Beijing: In an apparent move to appease
its 20-million-strong Muslim minority, Communist China plans
to build mosques across the country to meet their religious
Authorities are addressing a lack of religious
facilities for millions of Muslims who have moved to coastal
cities in search of jobs and livelihood, a senior official at
the State Administration for Religious Affairs (SARA) said.
A large number of Muslims have migrated to cities from
inland regions since 1978 leading to a growing demand for
religious facilities, primarily more mosques, greater
availability of Islamic food and special graveyards, Deputy
Director of the Islamic Department of the SARA Ma Jin was
quoted as saying by the state-run China Daily.
By 2008, about three million Muslims, or more than 10
per cent of the country`s total Muslim population, had
migrated from rural areas in traditional Muslim-concentrated
western provinces to coastal cities, according to the Annual
Report on China`s Religions in 2009.
More than 75 per cent of Muslim migrants left their
hometowns in the hope of "better payment" and prospects, it
China has a population of about 20 million Muslims who
were mostly confined to the two region. While Hui Muslims
estimated to be about 10 million confined to Linxia in China`s
Gansu province, another 10 million Uyghurs of Turkish origin
reside in volatile Xinjiang province.
Xinjiang witnessed largescale riots last year between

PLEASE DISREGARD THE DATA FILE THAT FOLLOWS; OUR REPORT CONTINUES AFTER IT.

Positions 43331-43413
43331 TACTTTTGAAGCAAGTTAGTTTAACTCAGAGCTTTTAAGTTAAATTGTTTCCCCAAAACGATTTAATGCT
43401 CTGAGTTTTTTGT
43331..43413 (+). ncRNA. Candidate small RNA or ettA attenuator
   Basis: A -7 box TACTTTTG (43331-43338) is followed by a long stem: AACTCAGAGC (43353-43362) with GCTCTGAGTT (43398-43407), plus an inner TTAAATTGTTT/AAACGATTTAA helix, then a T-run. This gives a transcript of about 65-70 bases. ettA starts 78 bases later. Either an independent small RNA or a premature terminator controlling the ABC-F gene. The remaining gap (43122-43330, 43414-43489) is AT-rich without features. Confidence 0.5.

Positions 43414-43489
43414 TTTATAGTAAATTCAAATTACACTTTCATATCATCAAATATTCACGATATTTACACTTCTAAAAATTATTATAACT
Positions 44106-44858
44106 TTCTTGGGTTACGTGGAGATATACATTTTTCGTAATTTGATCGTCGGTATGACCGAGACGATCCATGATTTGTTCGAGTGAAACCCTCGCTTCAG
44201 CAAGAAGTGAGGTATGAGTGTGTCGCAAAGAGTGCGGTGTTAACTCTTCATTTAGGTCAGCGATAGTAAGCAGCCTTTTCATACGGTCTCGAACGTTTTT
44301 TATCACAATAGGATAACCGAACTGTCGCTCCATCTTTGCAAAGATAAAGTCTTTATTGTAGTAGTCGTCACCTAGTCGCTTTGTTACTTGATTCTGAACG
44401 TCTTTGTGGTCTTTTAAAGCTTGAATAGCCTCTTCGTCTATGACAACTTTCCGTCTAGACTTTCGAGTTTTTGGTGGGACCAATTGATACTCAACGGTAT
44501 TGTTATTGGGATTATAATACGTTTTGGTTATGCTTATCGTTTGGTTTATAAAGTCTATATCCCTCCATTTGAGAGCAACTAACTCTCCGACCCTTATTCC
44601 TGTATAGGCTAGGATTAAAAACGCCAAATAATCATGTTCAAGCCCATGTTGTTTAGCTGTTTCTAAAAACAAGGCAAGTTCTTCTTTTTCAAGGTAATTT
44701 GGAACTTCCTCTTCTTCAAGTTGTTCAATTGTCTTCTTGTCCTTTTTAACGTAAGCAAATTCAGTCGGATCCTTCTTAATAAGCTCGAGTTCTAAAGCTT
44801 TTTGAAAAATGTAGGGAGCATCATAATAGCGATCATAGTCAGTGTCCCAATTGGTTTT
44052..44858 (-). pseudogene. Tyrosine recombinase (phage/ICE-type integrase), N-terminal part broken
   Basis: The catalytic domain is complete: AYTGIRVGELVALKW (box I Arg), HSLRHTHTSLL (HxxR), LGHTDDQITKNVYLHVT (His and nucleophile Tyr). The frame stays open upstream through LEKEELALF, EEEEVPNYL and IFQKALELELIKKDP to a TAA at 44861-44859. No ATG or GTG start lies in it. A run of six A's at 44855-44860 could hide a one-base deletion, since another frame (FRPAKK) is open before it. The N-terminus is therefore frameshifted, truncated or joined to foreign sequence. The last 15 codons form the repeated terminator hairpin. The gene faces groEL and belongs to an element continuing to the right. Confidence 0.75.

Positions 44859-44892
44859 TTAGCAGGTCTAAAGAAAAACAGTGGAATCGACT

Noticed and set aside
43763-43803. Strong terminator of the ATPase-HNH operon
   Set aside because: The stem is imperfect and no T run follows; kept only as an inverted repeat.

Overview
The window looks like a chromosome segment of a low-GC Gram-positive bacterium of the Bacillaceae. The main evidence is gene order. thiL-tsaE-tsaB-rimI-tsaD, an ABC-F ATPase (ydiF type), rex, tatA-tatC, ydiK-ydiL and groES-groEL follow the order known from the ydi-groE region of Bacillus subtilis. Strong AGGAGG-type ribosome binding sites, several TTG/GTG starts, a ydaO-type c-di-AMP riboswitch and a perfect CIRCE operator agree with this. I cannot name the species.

Uyghurs and Han Chinese in which hundreds were killed.
Some coastal provinces, especially the top three in
terms of the migrant Muslim population, Guangdong, Zhejiang
and Fujian, found themselves ill-prepared to cope with the
increasing need for religious facilities.
Guangzhou, the capital city of Guangdong province, has
only four mosques to cater for about 9,800 permanent Muslim
residents and another 25,000-40,000 temporary Muslim
Construction of the last mosque, with a seating
capacity of about 5,000 and situated near the Muslim Sages
Tomb, was completed just ahead of the Asian Games which opened
in early November in Guangzhou.
Ma said some Muslims have to do their religious
service outside crowded mosques in some coastal cities,
causing not only traffic jams but also misunderstanding
between Muslims and other people.
Yiwu, a city in Zhejiang province famous for trading
small commodities, has about 5,000 business people from the
Middle East each year. "It has transformed a factory building
into a temporary mosque for the Muslims," Ma said.
He said that governments at all levels have allocated
at least USD 11 million to build new mosques and repair
dilapidated ones over the past 10 years.